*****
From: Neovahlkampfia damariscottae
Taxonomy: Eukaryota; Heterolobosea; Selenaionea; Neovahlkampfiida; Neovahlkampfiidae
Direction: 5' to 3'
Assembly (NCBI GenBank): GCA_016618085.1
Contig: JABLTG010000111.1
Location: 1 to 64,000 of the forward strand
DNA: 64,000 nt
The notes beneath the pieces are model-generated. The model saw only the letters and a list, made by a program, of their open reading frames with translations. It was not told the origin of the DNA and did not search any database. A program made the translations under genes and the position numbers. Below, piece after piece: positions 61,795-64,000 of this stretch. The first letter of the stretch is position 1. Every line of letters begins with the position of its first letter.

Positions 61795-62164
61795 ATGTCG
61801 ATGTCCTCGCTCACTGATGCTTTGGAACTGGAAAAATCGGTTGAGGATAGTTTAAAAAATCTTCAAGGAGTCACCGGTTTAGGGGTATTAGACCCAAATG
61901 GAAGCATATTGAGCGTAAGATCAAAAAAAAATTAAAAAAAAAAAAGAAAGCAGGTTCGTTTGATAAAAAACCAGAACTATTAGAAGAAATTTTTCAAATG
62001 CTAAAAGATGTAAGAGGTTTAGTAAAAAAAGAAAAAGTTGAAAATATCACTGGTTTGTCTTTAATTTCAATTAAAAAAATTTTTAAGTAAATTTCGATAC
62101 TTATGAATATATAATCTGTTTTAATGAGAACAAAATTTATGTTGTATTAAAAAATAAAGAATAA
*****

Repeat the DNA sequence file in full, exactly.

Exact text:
From: Neovahlkampfia damariscottae
Taxonomy: Eukaryota; Heterolobosea; Selenaionea; Neovahlkampfiida; Neovahlkampfiidae
Direction: 5' to 3'
Assembly (NCBI GenBank): GCA_016618085.1
Contig: JABLTG010000111.1
Location: 1 to 64,000 of the forward strand
DNA: 64,000 nt
The notes beneath the pieces are model-generated. The model saw only the letters and a list, made by a program, of their open reading frames with translations. It was not told the origin of the DNA and did not search any database. A program made the translations under genes and the position numbers. Below, piece after piece: positions 61,795-64,000 of this stretch. The first letter of the stretch is position 1. Every line of letters begins with the position of its first letter.

Positions 61795-62164
61795 ATGTCG
61801 ATGTCCTCGCTCACTGATGCTTTGGAACTGGAAAAATCGGTTGAGGATAGTTTAAAAAATCTTCAAGGAGTCACCGGTTTAGGGGTATTAGACCCAAATG
61901 GAAGCATATTGAGCGTAAGATCAAAAAAAAATTAAAAAAAAAAAAGAAAGCAGGTTCGTTTGATAAAAAACCAGAACTATTAGAAGAAATTTTTCAAATG
62001 CTAAAAGATGTAAGAGGTTTAGTAAAAAAAGAAAAAGTTGAAAATATCACTGGTTTGTCTTTAATTTCAATTAAAAAAATTTTTAAGTAAATTTCGATAC
62101 TTATGAATATATAATCTGTTTTAATGAGAACAAAATTTATGTTGTATTAAAAAATAAAGAATAA